An interview with Jason Alexander, discussing IMRA’s patented Fiber Chirped Pulse Amplification (FCPA) femtosecond laser technology, conducted at Photonics West 2019.
What are FCPA lasers?
FCPA stands for fiber chirped pulse amplification. CPA is the technology that won the Nobel Prize for physics in 2018. One of the laureates has led a national Center for Ultrafast Optical Science at the University of Michigan. In fact, IMRA’s research and development activities in the femtosecond laser technologies have been the results of fruitful collaboration with the center and its scientists in order to turn the technology into a commercial success.
FCPA lasers are fiber lasers that produce very short pulses of light at intervals of a few hundred femtoseconds—one femtosecond is one quadrillionth of a second. Within these very short pulses the FCPA lasers can produce extremely high peak powers, such as 100 megawatts, 200 megawatts and so forth. These lasers are very useful for industrial material processing, as well as for medical and semiconductor industries.
Please introduce IMRA's FCPA MicroJewel lasers and the technology involved.
With the FCPA MicroJewel lasers, we are able to generate high energies per pulse, which means that in a short pulse, peak powers are extremely high.
We have high power systems that can be put into use for the manufacture of automotive parts or industrial grade materials. We also use the same exact technology for eye surgery, as it allows people to perform very high precision surgical procedures on the human eye.
How is this technology unique?
Femtosecond lasers - unlike most other lasers - can process any material as the high peak power dissociates molecules. We therefore do not rely on molecular absorption or molecules that dictate what happens to the light. Instead it is the laser light that determines what happens to the material.
In the past five years or so the pulse energies and the amount of average power that these lasers are able to produce has increased, putting us right at the cusp of a material laser processing revolution.
How can these FCPA lasers be used in research or in industry?
Due to the high peak power, it is possible to use this technology for imaging various materials in multi-photon spectroscopy. Researchers can scan areas—you can take a focus point and scan it across a plane, then go down and scan again and repeat. Out of that you can generate a 3D image of the biological molecules you are trying to detect. It is quite amazing and the applications are very diverse - from eye surgery, to imaging of biological materials, and industrial material imaging.
FCPA DE Series from IMRA.
What is it about the range of femtosecond pulse energies that makes them well suited for these applications?
The useful range of energy that the lasers have is dependent on the specific application. But in general the applications are enabled by the high peak power of the laser and not necessarily the energy.
It makes them suitable for applications like material processing. At our booth at Photonics West, we showed some automotive pistons which were surface textured with our femtosecond lasers in order to obtain better fuel efficiency in cars.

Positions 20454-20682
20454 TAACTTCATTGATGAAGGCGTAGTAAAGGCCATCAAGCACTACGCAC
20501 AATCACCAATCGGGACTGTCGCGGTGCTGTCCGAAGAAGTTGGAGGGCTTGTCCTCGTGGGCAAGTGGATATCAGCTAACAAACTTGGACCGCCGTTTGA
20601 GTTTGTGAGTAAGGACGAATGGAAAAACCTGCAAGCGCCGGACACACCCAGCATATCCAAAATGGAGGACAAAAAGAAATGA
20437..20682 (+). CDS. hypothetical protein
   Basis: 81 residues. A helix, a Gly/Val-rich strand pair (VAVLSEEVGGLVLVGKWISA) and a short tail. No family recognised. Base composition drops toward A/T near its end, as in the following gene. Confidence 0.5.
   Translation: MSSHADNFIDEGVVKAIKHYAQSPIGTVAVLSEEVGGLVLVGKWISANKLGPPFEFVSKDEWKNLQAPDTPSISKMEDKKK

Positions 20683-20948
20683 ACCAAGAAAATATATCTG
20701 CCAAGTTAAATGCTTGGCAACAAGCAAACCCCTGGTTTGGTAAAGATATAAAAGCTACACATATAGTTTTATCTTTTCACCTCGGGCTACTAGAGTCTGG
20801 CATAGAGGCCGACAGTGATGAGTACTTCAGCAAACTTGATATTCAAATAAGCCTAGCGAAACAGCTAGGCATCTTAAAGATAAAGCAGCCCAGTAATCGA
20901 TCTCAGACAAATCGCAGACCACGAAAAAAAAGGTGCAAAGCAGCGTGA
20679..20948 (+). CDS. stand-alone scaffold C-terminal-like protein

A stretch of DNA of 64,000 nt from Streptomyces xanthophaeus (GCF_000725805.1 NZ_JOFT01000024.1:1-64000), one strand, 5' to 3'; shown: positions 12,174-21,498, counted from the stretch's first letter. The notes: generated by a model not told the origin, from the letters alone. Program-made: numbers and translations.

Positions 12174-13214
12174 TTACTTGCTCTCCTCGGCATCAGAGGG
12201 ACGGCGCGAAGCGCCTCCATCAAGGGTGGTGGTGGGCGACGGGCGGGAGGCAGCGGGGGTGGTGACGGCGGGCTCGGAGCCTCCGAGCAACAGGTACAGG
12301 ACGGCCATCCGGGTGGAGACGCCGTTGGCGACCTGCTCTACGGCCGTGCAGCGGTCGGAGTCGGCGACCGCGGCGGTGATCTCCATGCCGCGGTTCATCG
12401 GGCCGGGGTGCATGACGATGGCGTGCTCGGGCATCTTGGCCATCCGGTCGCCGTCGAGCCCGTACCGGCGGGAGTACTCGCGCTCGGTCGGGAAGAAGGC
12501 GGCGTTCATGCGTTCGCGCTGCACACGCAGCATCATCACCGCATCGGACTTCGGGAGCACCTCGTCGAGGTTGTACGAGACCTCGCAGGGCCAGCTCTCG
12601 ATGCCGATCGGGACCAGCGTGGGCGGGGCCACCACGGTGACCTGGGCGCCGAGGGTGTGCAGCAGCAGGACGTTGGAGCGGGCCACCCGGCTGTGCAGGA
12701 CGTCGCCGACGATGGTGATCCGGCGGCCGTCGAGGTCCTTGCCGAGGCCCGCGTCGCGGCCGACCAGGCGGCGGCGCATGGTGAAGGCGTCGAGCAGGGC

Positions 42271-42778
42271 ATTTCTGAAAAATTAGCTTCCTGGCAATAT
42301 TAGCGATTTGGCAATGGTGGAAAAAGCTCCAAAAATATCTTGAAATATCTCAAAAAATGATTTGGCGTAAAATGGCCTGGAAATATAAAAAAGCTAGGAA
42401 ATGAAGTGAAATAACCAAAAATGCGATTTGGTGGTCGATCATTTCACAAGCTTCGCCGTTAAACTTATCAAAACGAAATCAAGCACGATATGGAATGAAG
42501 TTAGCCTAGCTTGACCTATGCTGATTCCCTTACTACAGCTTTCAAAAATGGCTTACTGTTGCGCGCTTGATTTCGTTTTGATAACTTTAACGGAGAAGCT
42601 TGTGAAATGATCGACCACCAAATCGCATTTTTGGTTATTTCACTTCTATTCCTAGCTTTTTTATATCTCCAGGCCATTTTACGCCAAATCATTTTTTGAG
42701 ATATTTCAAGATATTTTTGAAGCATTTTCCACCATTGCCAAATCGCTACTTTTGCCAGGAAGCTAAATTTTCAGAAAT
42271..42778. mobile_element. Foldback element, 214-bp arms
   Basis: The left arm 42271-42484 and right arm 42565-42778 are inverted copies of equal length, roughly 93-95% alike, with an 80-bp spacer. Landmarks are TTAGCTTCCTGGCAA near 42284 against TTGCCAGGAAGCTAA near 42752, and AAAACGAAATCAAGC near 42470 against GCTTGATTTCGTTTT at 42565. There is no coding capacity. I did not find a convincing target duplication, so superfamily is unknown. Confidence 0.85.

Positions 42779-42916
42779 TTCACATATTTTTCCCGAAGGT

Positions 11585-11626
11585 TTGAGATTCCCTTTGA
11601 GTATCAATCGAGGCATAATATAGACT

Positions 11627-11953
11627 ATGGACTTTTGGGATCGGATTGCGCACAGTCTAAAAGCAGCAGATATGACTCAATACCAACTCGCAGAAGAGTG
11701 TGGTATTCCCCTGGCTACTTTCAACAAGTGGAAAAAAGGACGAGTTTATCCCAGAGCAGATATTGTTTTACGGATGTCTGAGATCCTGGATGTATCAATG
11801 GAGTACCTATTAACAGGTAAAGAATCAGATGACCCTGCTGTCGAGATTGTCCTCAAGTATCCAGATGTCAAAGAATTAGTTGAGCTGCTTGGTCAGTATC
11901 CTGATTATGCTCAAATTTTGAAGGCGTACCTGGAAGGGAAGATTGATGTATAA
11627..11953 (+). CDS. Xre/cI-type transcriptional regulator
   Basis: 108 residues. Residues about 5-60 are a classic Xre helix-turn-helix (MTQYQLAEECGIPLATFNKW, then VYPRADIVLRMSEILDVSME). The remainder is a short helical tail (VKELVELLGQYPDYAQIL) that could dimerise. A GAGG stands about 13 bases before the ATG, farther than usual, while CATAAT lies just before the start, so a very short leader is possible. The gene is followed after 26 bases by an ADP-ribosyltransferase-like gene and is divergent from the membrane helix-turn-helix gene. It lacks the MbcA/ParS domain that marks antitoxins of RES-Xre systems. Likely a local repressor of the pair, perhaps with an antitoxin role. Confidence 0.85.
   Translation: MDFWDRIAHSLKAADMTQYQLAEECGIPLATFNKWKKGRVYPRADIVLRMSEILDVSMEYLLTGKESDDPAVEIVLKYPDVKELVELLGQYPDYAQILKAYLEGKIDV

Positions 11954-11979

Typically for the industrial sector that uses the most amount of energy, applications often need two, three, or even up to ten micro joules of energy. We are able to cover this – we are showing a product at Photonics West with 80 micro joules, which is more than enough for most applications.
What are you hoping to gain from Photonics West?
Photonics West is an important show for the industry—anybody who has anything to do with lasers or photonics and optics is here. This year we are right at the cutting edge of pushing the industry forward. I believe that this is a first in the industry's history, having a femtosecond laser on the automotive manufacturing floor. We are the only company showing automotive pistons that are being produced with our lasers at Photonics West. It’s a very exciting time.
With our lasers we can process single crystal diamond, which is the hardest material known to mankind and we can process the softest polymers, plastics, papers, ceramics and even semiconductors, all with the exact same laser. They are different processes, but all use the same laser.
What I hope to get out of this show is to see a movement towards this revolution. It is inevitable. Femtosecond lasers are basically here to take over material processing applications.
About Jason Alexander
Jason Alexander is the Senior Worldwide Business Development Manager at IMRA America, Inc. His 25 years of experience and knowledge in lasers encompasses a broad range of laser technology from working as a Laser Scientist, a Product Manager, Marketing Manager, OEM Business Development and Government Contracts, and Business Development Manager. Currently at IMRA he works in their Fremont, California division, the Applications Development Center. There, he works with customers to optimize solutions and ROI for their laser application needs in the industrial, medical, analytical, and scientific markets worldwide.
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